We were
discussing the basic concept of streamline
and equipotential line, dimensional
homogeneity, Buckingham
pi theorem, difference
between model and prototype, basic
principle of similitude i.e. types of similarity and various forces acting on moving fluid in the subject of fluid mechanics, in our recent posts.

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Now we
will go ahead to understand the basic concept of model laws or similarity laws in
the subject of fluid mechanics with the help of this post.

###
**Model laws or similarity laws**

For the
dynamic similarity between the model and the prototype, ratio of corresponding
forces acting on corresponding points in the model and the prototype should be
same.

Ratios of the forces are dimensionless numbers. Therefore we can say that for the dynamic
similarity between the model and the prototype, dimensionless numbers should be
equal for the model and the prototype.

However,
it is quite difficult to satisfy the condition that all the dimensionless
numbers should be equal for the model and the prototype.

However for
practical problems, it is observed that one force will be most significant as
compared to others and that force is considered as predominant force. Therefore
for dynamic similarity, predominant force will be considered in practical
problems.

Therefore,
models are designed on the basis of ratio of force which is dominating in the phenomenon.

Hence, we can
define the model laws or similarity laws as the law on which models are designed
for the dynamic similarity.

###
**There are following types of model
laws**

Reynold’s
Model law

Froude Model
law

Euler
Model law

Weber
Model law

Mach Model
law

###
**Reynold’s Model law**

Reynold’s
model law could be defined as a model law or similarity law where models are
designed on the basis of Reynold’s numbers.

According
to the Reynold’s model law, for the dynamic similarity between the model and the
prototype, Reynold’s number should be equal for the model and the prototype.

In simple,
we can say that Reynold’s number for the model must be equal to the Reynold’s number
for the prototype.

As we know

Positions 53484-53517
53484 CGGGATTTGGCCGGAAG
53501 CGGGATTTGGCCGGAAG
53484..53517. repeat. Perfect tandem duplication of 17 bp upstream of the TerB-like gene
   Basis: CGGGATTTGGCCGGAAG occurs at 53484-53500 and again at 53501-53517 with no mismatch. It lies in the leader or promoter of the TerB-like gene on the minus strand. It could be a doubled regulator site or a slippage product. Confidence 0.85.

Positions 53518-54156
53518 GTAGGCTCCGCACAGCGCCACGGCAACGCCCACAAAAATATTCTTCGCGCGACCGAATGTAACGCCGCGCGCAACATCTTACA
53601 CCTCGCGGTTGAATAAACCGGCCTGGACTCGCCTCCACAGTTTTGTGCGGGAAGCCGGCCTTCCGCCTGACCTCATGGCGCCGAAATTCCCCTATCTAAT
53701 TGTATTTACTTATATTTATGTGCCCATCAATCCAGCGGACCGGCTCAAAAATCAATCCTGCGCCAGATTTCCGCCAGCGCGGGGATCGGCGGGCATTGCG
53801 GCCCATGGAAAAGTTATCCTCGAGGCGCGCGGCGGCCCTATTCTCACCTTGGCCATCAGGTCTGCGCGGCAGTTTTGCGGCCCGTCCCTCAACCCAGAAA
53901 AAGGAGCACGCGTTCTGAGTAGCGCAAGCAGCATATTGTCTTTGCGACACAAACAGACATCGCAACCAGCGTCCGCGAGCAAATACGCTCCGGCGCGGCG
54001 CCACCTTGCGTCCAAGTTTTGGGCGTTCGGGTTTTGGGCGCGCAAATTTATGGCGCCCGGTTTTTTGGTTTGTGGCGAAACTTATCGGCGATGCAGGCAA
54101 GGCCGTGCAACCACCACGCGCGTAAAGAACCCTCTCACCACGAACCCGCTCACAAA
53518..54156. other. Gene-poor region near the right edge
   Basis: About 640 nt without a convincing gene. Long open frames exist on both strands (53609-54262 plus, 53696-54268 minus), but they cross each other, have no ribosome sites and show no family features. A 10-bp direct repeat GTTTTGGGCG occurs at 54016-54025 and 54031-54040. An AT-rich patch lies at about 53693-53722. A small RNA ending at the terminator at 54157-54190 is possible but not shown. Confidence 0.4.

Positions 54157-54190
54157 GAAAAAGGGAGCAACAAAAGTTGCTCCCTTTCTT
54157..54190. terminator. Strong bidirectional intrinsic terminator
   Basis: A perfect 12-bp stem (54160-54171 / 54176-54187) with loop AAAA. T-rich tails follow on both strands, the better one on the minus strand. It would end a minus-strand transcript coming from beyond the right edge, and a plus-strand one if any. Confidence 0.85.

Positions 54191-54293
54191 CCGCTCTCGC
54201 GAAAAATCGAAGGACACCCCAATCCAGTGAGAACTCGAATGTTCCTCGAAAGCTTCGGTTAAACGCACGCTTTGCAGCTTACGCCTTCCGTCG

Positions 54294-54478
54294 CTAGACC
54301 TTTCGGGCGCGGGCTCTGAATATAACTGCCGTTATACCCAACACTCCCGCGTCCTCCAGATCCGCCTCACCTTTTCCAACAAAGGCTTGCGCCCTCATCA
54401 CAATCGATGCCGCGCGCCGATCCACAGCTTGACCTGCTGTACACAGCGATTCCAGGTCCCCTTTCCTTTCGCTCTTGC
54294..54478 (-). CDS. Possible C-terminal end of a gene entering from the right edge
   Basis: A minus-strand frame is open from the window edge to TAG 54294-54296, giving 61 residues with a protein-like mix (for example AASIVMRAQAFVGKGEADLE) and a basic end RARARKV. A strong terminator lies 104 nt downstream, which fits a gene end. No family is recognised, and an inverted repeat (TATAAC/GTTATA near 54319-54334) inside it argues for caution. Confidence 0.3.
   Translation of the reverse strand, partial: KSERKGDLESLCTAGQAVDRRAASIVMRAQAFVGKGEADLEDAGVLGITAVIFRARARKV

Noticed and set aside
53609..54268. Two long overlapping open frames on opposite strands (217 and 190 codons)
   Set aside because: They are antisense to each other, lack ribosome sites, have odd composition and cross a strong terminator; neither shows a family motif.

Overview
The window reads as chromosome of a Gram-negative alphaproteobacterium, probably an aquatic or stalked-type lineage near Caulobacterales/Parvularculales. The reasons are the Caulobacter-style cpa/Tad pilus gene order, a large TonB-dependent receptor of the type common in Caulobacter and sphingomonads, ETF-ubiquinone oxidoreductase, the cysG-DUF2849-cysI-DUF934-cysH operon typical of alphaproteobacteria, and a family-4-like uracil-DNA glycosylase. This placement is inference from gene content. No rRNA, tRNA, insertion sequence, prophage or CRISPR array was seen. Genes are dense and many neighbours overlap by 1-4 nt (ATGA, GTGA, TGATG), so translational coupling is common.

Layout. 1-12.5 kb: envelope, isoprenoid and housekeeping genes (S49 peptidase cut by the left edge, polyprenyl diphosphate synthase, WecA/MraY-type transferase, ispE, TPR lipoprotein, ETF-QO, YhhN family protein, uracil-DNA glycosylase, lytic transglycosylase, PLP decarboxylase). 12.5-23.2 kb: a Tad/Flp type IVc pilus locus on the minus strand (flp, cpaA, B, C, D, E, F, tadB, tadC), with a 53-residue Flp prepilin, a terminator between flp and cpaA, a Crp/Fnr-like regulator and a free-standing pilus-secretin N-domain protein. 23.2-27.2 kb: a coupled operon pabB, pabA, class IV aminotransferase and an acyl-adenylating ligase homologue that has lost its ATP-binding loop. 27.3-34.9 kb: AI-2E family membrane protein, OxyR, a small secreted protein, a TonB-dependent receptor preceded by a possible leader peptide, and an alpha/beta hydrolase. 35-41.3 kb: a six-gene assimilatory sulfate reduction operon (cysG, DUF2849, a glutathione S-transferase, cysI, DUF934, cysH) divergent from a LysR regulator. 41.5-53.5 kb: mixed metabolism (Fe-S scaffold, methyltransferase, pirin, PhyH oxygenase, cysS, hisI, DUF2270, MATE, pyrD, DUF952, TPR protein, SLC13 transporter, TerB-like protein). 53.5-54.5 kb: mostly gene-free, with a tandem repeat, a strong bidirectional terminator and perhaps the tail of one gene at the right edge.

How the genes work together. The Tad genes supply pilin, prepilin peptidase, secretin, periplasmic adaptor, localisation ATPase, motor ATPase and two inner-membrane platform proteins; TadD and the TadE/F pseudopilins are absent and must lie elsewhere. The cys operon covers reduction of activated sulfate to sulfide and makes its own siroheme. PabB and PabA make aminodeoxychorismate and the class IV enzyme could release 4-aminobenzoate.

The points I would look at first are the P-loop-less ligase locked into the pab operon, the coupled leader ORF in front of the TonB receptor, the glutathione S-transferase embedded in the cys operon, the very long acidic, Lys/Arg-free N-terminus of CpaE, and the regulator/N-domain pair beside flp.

that Reynold’s number is basically the ratio of inertia force and viscous
force, therefore a fluid flow situation where viscous forces are alone
predominant, models will be designed on the basis of Reynold’s model law for the
dynamic similarity between the model and the prototype.

Image: Reynold’s
model law

Where,

V

_{m}= Velocity of the fluid in the model
L

_{m}= Length of the model
ν

_{m}= Kinematic viscosity of the fluid in the model
V

_{P}= Velocity of the fluid in the prototype
L

_{P}= Length of the prototype
ν

_{P}= Kinematic viscosity of the fluid in the prototype####
**Models based on the Reynold’s model
law**

Pipe flow

Resistance
experienced by submarines, airplanes etc.

###
**Froude Model law**

Froude model
law could be defined as a model law or similarity law where models are designed
on the basis of Froude numbers.

According
to the Froude model law, for the dynamic similarity between the model and the prototype,
Froude number should be equal for the model and the prototype.

In simple,
we can say that Froude number for the model must be equal to the Froude number for
the prototype.

As we know that Froude number is basically the ratio of inertia force and gravity force,
therefore a fluid flow situation where gravity forces are alone predominant,
models will be designed on the basis of Froude model law for the dynamic
similarity between the model and the prototype.

Image: Froude
model law

Where,

V

_{m}= Velocity of the fluid in the model
L

_{m}= Length of the model
g

_{m}= Acceleration due to gravity at a place where model is tested
V

_{P}= Velocity of the fluid in the prototype
L

_{P}= Length of the prototype
g

_{P}= Acceleration due to gravity at a place where prototype is tested####
**Models based on the Froude model law**

Free
surface flows such as flow over spillways, weirs, sluices, channels etc,

Flow of
jet from an orifice or from a nozzle,

Where
waves are likely to be formed on surface

Where